Use FFmpeg to blur videos

Blurring is a video editing technique that softens or distorts details in a video. This makes the video or the parts that were blurred appear out of focus. You can use blur for many things. These include hiding sensitive information, creating transitions, and making focus effects.

In this guide, we'll learn how to apply different types of FFmpeg blur effects. We'll cover the Gaussian blur, box blur, and directional blur. We'll also cover how to apply a blur on only part of a video.

About FFmpeg

FFmpeg is a powerful open-source command-line tool for processing multimedia files. It is used for decoding, encoding, transcoding, muxing, demuxing, streaming, filtering, and playing almost anything that humans and machines have created.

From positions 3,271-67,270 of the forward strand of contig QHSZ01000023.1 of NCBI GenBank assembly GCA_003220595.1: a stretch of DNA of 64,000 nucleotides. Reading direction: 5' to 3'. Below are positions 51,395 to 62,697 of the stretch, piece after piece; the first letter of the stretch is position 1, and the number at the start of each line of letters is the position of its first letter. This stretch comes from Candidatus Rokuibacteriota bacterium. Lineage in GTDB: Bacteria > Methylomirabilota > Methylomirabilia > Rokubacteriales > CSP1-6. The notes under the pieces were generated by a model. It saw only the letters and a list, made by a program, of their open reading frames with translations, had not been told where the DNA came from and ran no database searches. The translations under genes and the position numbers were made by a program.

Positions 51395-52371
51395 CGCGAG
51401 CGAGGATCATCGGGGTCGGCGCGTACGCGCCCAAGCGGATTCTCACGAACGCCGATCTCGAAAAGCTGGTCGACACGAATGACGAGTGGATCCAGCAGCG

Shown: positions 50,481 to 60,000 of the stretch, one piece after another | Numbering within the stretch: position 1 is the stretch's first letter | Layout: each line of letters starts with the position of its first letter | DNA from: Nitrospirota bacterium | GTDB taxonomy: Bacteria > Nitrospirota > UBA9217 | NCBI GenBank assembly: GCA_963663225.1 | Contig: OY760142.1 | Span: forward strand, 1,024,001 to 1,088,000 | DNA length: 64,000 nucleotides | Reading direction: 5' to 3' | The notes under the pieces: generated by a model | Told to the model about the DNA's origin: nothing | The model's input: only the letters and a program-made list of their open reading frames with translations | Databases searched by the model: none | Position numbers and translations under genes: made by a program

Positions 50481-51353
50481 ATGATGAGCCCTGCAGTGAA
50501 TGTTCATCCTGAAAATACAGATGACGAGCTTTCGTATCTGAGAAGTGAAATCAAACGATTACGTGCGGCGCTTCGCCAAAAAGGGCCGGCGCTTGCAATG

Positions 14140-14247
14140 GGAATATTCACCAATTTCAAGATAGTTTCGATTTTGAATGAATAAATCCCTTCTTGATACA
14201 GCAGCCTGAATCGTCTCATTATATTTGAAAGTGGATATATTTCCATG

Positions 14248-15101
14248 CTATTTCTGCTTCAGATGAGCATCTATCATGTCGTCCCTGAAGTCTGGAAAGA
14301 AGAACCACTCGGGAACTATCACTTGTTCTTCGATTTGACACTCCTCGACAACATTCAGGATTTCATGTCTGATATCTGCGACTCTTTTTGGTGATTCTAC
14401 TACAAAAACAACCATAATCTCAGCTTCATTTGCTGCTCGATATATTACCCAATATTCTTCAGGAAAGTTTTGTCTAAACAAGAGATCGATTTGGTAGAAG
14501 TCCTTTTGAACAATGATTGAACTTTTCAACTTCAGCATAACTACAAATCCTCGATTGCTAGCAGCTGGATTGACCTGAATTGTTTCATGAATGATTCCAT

Its versatility makes it popular among developers and video enthusiasts alike. FFmpeg also has another advantage. It works on all major operating systems, such as Windows, Linux, and macOS.

You can download the newest FFmpeg from the official FFmpeg download page.

For this guide we'll be using the following video to apply the different FFmpeg blur filters:

Apply FFmpeg Gaussian Blur Effect

A Gaussian blur creates an out-of-focus effect. It does this by applying a Gaussian function to the video or image.

It's popular because, compared to other blur types, it keeps the shapes of objects. It still gives a softened, out-of-focus look. It's often used for background blurring.

To apply an FFmpeg gaussian blur, run the following command in the terminal:

ffmpeg -i input.mp4 -vf "gblur=sigma=5" -c:a copy output.mp4